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Figure 1. Radiographic aspect of osteochondromas. The lower part of the femur and the upper part of the tibia of an 11-year-old girl affected with hereditary multiple exostoses (sessile exostoses).

patients affected before 10 years of age. Bones formed via intramembranous formation are not involved.1 The prevalence of HME has been estimated to be at least one in 50 000 in the general population2, and penetrance is estimated to be 96%. Most published instances of non-penetrance have occurred in females.3 Ollier disease or enchondromatosis (MIM 166000) is a non-hereditary disorder that usually presents in childhood, characterized by the presence of multiple

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Figure 2. Symmetrical localization of the osteochondromas at the bone surface.

enchondromas with asymmetrical localizations and variable severity. Enchondromas are common intra-osseous, usually benign, cartilaginous tumours that develop in close proximity to the physis ( Figures 3 and 4). The estimated prevalence of Ollier disease is one in 100 000.4 The vertebrate skeleton, composed of cartilage and bone, is the product of cells from three distinct embryonic lineages. The neuronal crest gives rise to the craniofacial skeleton, the sclerotome generates most of the axial skeleton, and the lateral plate mesoderm forms the appendicular skeleton. The organogenesis phase of skeletal development is controlled by transcription factors, growth factors, cytokines and extracellular matrix molecules. Endochondral ossification is the process by which the skeletal cartilage anlagen are replaced by bone. The anlagen elongate and expand in width by proliferation of chondrocytes and deposition of cartilage matrix. Shortly after their formation, chondrocytes in the central region of the cartilage undergo further maturation to hypertrophic chondrocytes. Angiogenic factors secreted by hypertrophic chondrocytes induce sprouting angiogenesis from the perichondrium. With the vessels come osteoblasts, osteoclasts and haematopoietic cells. This is in the formation of primary ossification centres in the bone.5 HEREDITARY MULTIPLE EXOSTOSES Clinical description The number of exostoses that develop in an affected person varies widely even within families. Involvement is usually symmetrical (Figure 2). Exostoses grow in size and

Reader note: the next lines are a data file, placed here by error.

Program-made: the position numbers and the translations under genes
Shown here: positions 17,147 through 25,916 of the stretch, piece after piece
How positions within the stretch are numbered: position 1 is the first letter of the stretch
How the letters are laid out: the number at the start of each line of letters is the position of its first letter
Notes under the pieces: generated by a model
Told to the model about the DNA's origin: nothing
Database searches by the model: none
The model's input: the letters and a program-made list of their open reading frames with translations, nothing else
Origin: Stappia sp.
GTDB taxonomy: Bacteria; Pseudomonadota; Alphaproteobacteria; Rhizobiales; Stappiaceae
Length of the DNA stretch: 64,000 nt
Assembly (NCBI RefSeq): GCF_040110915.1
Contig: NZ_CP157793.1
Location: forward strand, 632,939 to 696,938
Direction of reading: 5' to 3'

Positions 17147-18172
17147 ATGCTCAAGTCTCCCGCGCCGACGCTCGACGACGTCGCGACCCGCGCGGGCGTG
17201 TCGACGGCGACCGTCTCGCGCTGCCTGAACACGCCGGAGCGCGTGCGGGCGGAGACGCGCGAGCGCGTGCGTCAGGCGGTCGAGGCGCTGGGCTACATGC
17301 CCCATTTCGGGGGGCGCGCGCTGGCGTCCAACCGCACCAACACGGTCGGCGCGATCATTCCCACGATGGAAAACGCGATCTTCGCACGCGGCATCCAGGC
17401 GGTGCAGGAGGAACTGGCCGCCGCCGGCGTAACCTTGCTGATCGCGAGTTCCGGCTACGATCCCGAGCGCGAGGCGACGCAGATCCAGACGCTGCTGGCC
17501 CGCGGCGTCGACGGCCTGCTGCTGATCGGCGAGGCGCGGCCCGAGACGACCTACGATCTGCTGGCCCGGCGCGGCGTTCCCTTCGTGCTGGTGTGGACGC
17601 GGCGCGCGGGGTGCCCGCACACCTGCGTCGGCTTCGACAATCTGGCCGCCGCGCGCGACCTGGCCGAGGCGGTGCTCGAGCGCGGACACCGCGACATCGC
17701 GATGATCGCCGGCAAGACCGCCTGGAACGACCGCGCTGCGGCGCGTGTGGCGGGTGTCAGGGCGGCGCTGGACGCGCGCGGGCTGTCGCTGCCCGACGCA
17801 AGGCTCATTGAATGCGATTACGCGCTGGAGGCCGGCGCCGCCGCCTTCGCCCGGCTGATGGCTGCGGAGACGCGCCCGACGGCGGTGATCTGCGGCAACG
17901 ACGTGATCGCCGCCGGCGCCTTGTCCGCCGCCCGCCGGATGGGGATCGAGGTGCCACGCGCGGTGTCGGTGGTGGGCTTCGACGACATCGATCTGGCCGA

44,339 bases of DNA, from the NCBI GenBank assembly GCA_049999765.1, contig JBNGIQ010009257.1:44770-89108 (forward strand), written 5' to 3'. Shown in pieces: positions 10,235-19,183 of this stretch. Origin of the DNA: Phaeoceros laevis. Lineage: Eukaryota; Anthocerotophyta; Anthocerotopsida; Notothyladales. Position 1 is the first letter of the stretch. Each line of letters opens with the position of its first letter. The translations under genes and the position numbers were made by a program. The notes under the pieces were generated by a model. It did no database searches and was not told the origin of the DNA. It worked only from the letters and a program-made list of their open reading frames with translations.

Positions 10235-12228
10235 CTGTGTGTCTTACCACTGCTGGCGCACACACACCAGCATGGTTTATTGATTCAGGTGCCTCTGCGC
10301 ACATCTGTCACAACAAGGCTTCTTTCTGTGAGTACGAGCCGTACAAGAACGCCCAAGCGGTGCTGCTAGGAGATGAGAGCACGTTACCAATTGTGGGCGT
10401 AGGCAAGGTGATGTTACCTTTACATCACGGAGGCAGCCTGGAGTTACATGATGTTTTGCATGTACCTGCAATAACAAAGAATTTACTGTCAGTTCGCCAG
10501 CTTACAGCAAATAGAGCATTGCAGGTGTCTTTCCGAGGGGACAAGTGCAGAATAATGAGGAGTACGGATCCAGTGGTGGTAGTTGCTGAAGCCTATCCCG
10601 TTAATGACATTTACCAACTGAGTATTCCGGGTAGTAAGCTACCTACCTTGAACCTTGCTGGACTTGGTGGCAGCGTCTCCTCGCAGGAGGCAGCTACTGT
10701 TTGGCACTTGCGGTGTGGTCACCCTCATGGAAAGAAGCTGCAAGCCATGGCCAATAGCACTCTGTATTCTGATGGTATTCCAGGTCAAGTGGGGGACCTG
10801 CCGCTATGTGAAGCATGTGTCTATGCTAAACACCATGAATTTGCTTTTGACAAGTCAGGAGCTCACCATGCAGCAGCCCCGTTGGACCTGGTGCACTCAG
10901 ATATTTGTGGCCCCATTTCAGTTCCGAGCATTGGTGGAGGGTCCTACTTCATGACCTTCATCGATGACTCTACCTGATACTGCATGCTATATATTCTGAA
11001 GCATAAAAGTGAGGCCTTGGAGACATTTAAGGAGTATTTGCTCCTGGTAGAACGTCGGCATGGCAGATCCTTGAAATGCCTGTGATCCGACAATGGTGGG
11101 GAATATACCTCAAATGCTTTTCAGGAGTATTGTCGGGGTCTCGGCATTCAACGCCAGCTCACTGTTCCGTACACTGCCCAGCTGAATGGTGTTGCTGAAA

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Figure 3. Radiographic aspect of enchondromas. The lower part of the femur and the upper part of the tibia of a 13-year-old boy affected with severe enchondromatosis.